Today, i took part in a training day with a company called
Which is an accessibility checker so that disabled people can look up particular venues to see how accessible they are. Disabled go works with counscels who pay to be a part of Disabled go. There are 4 counscels who are signed up here in Northern Ireland, but they want to get it rolled out to more counscel areas in the future. The counscels which have it already are Ards and North Down, Antrim and Newtownabbey, Armagh, Banbridge and Craigavan and Belfast city counscel. Once the counscel has signed up to the scheme, they will request for places to be surveyed.
There are two types of access guide that Disabled go provide. One is called a “detailed access guide” or a DAG for short. This would be a venue such as a restaurant or hotel where you are likely to spend a considderable ammount of time in. The other type of guide is called a “key access review” or a KAR for short. This would be a venue like a bank, where you aren’t likely to spend as much time in but still need to know if it is accessible or not. Unlike other companies, Disabled go does not make recommendations for venues to be accessible, rather they will provide guideance if it is a detailed access guide, for example, but it is mainly so that disabled people can make their own choices as to whether they will use a particular venue or not. For example if there is a step in to the venue, the website will list the fact that there is a step to get in to the building, but on’t recommend for it to be changed.
The day started with a visit to City hall, where we met the rest of the participants and the facilatators from disabled go. First of all, they presented a presentation all about the history of Disabled go and why it was developed. It was developed in 2000, after a wheelchair user found himself unable to access many venues after becoming disabled. The presentation then went on to explain what the difference between a detailed access guide and a key access review was. Not only had the presentation been emailed to me beforehand, but there were also brialle copies and print copies available. The questions we would ask venues were also available in braille. I was very impressed with this.
The information that is collected is very thorough. It goes in to details such as what the outside access is like, are there steps, how many steps, is there a ramp, is it portable, the angle of the ramp etc. It even asks what type of door there is and how wide it is. Once inside, it goes in to yet more detail such as did the staff receive disability equality training, is there an accessible toilet, is there a hearing loop, are there seats available and many more questions besides. Whilst on the subject of accessible toilets, someone in the group pointed out that if you’re visually impaired, you aren’t necessarily going to want to feel around to find everything in the accessible toilet and that things aren’t where you would think in every one. I pointed out a device called a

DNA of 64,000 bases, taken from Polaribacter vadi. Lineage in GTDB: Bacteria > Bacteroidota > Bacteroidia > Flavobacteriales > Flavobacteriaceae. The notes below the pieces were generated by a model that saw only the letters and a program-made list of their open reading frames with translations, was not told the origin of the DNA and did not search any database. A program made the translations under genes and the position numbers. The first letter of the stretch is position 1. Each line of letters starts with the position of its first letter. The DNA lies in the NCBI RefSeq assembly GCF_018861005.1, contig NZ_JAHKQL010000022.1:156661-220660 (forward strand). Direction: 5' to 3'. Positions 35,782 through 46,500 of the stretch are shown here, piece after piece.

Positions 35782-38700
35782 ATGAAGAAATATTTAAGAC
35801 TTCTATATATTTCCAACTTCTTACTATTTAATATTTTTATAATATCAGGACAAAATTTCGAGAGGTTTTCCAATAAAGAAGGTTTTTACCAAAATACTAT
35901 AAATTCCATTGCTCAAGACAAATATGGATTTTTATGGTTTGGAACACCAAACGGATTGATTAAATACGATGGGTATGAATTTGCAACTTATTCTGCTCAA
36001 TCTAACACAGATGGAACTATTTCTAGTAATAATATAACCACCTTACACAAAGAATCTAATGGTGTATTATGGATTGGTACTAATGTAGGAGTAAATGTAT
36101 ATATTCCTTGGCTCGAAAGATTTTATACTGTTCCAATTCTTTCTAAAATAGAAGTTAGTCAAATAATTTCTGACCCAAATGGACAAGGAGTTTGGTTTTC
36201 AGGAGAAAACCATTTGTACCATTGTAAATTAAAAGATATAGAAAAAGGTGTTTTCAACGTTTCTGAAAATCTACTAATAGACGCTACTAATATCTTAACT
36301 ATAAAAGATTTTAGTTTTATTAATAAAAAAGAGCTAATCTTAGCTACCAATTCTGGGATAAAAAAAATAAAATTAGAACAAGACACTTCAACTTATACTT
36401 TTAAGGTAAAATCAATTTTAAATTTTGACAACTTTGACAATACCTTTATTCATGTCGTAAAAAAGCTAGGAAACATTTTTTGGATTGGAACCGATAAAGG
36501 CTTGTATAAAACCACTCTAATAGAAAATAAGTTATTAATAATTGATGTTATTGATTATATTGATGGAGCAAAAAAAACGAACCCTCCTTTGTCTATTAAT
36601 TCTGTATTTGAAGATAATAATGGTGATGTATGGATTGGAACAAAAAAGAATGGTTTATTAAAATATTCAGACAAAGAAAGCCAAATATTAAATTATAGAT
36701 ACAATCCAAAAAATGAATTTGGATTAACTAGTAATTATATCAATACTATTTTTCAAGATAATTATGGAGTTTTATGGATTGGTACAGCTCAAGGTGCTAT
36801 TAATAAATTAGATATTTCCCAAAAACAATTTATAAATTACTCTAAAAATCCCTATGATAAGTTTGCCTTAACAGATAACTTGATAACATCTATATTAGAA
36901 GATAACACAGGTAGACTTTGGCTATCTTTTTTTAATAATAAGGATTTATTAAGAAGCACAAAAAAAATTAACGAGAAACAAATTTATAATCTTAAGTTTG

Which is a device that some places accross the water can install with bespoke audio instructions as to where everything is in an accessible toilet. That hasn’t come over here yet, but i am interested when it does, as it would solve so many problems in locating things in the toilet. I also asked the question about
And if they would be included in the detailed access guides, which they are as for some people, they cannot use the standard accessible toilet.
The presentation also focused on why you may not be allowed to go in to a venue and ask about what they had available, such as seating, and this was because a shop may be busy or may be worried about people coming in and asking questions about their venue. This is a rare occurance apparently though which is always good to hear.
Once the presentation was finished, we were told about what else would be happening throughout the day and asked to fill in a feedback form on the day so far.
After lunch, it was time to hit the streets armed with the information we needed to create a key access review for some shops in Victoria square. We were split up in to two groups and each facilatator led a group. We visited 5 shopes in total. They kept it very short to accommadate peoples’ needs, and didn’t want people to get too tired doing it. Everywhere we went were very happy for us to ask questions about the venue. The only place which had a hearing loop was the Apple store, whilst Claires Accessories and a place called Boo avenue had racks that could be wheeled out of the way if a wheelchair user for example couldn’t get down an aisle and Boo avenue even had an accessible fitting room. Photos were also taken of the steps etc if a shop had any and how wide the aisles were.
Once we had finished, we had a chat about the day and were given a £10 gift voucher for our time. I would like to thank Disabled go for inviting us along and i really enjoyed the day. It is amazing how many things you notice when you have your accessibility head on. I hope more counscels sign up to the scheme and i look foward to hopefully doing more with them in the future.